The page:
Kahlo Starts With a Blank Canvas
Leather curves around the thighs, straps crosshatch across the back and shirts lay undone, billowing in the breeze. There is something subtly, but inherently erotic about Kahlo, the new Sydney label currently seducing the Australian fashion industry. It may sound rather sinister, or at the very least similar to the Louis Vuitton collection, but Kahlo’s sexiness proves elusive. It is an edgy allure that is difficult to master.
The two women behind the label have delivered the tricky formula effortlessly. Rachelle Sinclair is a stylist that spends her time between Sydney and LA, adding her directional and innately cool touch to whatever comes her way (including an internship at Russh). Close friend Fay Ogundadbjo, on the other hand, comes from a business background. Together they form Kahlo, a women’s wear label that takes its name from Frida, the Mexican surrealist painter and an incredibly strong woman.
Much like its namesake, the label’s first collection, A Vacant Canvas, is a vision of strength and femininity. Subtly experimenting with colour and line, the collection is warm, refined and yet slightly dishevelled. Rawhide is very much a focus, with terracotta curved leather skirts, black smock leather tops and taupe suede dresses. These heavy pieces are smartly toned done with sheer button-up blouses and tailored culottes. There are hints of Australian label Ellery’s signature curved lines and box cuts, paired with Celine’s much loved minimalism.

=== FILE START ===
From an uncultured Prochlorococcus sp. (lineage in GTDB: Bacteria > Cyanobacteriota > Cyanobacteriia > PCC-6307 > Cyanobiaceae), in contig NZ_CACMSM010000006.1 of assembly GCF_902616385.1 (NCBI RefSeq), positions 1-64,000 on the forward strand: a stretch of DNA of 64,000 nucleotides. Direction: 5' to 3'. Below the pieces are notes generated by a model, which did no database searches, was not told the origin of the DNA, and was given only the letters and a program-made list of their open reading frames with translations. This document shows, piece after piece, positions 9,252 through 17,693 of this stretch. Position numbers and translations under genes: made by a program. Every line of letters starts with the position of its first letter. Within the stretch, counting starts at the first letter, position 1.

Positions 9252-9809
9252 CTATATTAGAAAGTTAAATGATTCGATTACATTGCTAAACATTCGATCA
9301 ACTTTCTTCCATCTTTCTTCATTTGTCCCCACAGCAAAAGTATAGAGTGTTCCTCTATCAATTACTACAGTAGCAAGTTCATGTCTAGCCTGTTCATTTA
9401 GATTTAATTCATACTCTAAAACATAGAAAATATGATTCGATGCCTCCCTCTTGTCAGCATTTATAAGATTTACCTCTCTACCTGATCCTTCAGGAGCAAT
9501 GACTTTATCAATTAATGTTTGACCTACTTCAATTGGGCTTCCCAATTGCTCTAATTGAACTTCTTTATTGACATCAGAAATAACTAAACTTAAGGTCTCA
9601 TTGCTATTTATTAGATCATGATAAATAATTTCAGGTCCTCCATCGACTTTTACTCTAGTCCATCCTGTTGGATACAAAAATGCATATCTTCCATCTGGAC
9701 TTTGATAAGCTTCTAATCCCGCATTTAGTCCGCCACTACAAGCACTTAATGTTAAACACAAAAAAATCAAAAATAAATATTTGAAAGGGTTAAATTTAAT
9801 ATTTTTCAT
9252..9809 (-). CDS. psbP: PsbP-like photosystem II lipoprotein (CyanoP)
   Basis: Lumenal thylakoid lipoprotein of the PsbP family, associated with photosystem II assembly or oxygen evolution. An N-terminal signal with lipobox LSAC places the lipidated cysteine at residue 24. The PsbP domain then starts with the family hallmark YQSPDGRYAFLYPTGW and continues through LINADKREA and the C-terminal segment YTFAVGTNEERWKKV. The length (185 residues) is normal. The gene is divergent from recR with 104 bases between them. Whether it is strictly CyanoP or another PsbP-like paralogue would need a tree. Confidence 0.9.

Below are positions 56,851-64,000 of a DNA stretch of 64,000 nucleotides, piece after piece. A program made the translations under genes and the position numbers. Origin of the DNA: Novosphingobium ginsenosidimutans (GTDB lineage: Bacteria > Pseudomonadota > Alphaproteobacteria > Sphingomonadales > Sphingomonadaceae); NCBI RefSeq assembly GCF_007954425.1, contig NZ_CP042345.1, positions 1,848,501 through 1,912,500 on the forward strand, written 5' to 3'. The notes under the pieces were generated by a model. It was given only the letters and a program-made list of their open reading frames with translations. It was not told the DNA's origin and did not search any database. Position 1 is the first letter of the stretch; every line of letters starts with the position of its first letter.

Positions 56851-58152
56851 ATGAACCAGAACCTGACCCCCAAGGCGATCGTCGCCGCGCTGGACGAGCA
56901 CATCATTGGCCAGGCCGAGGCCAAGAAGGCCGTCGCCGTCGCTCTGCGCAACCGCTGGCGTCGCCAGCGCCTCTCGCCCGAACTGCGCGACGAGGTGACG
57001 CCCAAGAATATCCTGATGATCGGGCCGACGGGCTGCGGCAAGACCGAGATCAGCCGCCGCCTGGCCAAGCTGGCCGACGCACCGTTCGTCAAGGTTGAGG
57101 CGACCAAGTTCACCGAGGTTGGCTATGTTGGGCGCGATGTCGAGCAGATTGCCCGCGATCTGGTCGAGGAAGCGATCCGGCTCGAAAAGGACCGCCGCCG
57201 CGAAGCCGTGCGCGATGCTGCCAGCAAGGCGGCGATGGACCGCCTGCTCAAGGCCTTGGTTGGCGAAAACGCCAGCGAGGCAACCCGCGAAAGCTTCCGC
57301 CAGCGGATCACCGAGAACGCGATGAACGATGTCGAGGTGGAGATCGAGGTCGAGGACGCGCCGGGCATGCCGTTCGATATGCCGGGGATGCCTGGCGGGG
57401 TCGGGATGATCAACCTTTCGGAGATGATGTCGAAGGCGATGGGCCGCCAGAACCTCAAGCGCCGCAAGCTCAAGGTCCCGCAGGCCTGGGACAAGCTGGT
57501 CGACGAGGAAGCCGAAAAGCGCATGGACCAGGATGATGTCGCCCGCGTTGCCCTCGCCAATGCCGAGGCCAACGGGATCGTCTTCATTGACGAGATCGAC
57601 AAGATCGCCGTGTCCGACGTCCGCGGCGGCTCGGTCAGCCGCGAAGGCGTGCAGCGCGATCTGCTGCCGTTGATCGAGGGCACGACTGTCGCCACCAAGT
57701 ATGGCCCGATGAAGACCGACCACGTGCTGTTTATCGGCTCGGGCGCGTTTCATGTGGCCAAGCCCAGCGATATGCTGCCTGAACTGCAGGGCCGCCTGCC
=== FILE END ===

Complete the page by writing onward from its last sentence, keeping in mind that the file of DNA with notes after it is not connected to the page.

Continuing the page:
A pair of pleated pants in burnt orange stand firm as the only trousers in the collection. The rest dangle above the knees. Circular cutouts, asymmetrical slits and crop-tops hint at a 90s edge, but a step back and the bigger picture will reveal these clothes aren’t made entirely for girls wanting to bare their midriff. Altogether Kahlo’s debut is strong, quietly sexy and made for women.
Published on Broadsheet